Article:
It is hard to believe it has been over a week now since returning from Peru. This time as our plane landed in Rochester, NY I knew I wouldn’t find llamas and alpacas grazing on lush green hilltops but I welcomed the warm morning sun and the feeling of summer time. Sitting in a coffee shop on a Monday night I feel far removed from where I was one week ago. With our marathon schedule to graduate from nursing school, cram for the NCLEX (national nursing certification exam), take the NCLEX, and pack our bags, seven of my fellow recent nursing school grads of the University of Rochester School of Nursing and I had finally made our way to Peru. Our plans to volunteer with Sacred Valley Health had been in the works for a little less than a year but now we were actually in Peru…and it was truly surreal. I wasn’t exactly sure what to expect but then again, I think having few expectations is sometimes the best way to roll.
After we arrived in Ollantaytambo, we were paired with host families, which was a really awesome experience in of itself. I can’t believe how patient my host mom was as I continually subjected her and the rest of my host family to my bad Spanish! The very next day our host moms made us packed lunches and we set out on the first day of a three-day mobile health clinic campaign. With much thanks to a couple of amazing combi drivers, we traveled up the steep and beautiful mountains to the rural communities of Yanamayo on the first day, Kelkanca on day two, and lastly, Soccma on day three. It is difficult to do justice to just how amazing the volunteers and staff of SVH really are, but their leadership, teamwork, coordination, flexibility, and deep respect for the communities are what makes these mobile health clinics possible.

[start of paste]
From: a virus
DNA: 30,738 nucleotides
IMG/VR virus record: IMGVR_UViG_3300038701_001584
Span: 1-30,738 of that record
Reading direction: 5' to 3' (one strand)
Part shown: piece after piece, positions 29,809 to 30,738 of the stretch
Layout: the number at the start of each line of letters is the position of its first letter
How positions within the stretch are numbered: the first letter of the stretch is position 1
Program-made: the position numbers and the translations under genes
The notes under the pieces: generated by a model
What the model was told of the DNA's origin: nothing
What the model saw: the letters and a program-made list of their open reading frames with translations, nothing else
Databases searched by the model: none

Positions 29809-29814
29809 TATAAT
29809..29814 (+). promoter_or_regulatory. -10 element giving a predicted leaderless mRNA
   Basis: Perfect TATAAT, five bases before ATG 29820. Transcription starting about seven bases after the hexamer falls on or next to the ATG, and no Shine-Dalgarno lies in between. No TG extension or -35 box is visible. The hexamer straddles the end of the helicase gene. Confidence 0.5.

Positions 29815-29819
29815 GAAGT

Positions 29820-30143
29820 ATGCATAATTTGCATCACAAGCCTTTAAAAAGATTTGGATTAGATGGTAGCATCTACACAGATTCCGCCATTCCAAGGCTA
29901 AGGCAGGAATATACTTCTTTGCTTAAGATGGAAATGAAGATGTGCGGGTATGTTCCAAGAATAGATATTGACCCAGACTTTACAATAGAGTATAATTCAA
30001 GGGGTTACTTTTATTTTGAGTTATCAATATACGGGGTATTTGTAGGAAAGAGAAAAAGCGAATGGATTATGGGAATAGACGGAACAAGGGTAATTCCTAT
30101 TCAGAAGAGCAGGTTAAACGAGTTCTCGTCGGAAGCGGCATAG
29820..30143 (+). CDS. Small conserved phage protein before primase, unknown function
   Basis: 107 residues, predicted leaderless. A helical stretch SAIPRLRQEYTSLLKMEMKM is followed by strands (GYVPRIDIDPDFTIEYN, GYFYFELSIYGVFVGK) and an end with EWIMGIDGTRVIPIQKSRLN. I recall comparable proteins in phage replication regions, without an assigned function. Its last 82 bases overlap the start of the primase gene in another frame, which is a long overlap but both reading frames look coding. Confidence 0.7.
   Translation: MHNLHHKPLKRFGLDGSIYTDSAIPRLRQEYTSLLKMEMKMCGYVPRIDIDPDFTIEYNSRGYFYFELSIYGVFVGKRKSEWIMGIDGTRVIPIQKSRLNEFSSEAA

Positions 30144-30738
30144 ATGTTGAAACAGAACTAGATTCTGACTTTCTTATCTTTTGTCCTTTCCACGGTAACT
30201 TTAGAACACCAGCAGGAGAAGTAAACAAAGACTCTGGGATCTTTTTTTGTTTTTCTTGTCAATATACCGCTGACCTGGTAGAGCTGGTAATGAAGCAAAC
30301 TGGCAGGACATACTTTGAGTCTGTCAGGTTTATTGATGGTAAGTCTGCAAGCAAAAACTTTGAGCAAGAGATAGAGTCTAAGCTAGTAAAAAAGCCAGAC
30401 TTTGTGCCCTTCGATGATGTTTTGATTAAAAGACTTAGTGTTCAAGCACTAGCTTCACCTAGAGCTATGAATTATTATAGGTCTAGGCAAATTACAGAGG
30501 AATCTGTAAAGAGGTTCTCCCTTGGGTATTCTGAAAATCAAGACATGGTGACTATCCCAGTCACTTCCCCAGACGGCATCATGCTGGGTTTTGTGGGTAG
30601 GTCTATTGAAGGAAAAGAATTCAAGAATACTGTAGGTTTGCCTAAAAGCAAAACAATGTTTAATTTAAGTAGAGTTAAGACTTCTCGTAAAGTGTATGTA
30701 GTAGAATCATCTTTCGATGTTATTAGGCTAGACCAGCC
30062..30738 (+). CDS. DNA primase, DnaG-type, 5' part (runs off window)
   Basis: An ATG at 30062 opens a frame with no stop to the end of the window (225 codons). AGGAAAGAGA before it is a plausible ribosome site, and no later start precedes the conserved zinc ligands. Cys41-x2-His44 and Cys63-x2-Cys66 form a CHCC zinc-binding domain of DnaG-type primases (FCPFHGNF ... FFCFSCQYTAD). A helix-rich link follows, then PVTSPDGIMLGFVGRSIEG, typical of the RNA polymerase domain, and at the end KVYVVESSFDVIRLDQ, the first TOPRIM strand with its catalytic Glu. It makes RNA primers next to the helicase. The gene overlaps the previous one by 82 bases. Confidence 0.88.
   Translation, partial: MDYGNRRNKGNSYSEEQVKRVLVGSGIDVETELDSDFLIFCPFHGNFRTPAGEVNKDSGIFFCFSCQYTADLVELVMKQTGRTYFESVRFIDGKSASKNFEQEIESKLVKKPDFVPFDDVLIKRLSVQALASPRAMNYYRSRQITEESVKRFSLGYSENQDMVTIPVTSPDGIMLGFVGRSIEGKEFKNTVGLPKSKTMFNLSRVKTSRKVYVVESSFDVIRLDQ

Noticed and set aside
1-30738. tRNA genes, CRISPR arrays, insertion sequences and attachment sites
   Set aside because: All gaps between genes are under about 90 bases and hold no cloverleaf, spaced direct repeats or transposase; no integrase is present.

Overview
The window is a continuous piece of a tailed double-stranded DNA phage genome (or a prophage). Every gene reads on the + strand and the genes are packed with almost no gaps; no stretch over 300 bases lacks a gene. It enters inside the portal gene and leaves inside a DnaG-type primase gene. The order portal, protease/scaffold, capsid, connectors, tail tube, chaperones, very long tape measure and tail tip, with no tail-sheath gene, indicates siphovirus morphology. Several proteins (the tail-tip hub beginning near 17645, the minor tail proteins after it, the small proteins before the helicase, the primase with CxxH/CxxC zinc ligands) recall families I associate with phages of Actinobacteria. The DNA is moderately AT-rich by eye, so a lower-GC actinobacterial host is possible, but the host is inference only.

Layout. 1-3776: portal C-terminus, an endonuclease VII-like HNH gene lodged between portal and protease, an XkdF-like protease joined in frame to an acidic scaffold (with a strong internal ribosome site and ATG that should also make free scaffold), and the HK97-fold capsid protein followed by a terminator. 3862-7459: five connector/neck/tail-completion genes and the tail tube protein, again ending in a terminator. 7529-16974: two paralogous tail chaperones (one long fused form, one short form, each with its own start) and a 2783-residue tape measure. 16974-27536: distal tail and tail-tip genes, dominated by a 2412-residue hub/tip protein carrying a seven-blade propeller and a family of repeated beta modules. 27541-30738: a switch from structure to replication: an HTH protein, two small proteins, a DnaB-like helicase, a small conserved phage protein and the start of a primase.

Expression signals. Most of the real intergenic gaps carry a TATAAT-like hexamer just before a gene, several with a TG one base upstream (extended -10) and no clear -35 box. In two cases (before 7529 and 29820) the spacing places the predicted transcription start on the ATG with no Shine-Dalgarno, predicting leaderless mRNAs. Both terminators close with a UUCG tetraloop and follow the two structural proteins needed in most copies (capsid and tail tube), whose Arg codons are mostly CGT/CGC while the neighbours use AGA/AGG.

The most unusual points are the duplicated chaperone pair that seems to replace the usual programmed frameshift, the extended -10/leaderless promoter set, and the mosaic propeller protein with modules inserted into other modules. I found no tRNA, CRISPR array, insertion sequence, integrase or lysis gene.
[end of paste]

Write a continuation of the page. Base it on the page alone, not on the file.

I have to admit, on our way back from the long trek to Yanamayo on the first day, I found myself thinking from my seat in our combi about all of the energy and resources that go into a mobile health clinic. I imagined what it would be like to have something like a urinary tract infection in one of these rural areas where access to health care and antibiotics are very limited…and if I was in that position I know I would feel it was TOTALLY worth it. I bet anyone who has ever been in that boat might have similar sentiments.
After the whirlwind of mobile health clinics, our group participated in several flouride campaigns in Ollantaytambo, Patacancha, and Huilloc during the following week. Some of the group also took part in serving chocolatada to those who arrived at the local health clinic in Ollantaytambo. It is pretty amazing how much comfort you can provide in just providing someone with a hot meal and some bread. Perhaps that is a less-than-amazing observation when you consider that many of those who travel to the health clinic in Ollantaytambo may have traveled an hour or more to obtain access to healthcare.
Although the eight of us came to Peru to volunteer, I think we all have felt an immense sense of gratefulness for having been given such an awesome opportunity to work with SVH and those we served through the mobile health clinics and fluoride campaigns. A BIG thank you to the staff and volunteers of SVH…I hope we meet again.
Written by Kat Kohl, RN, Rochester, NY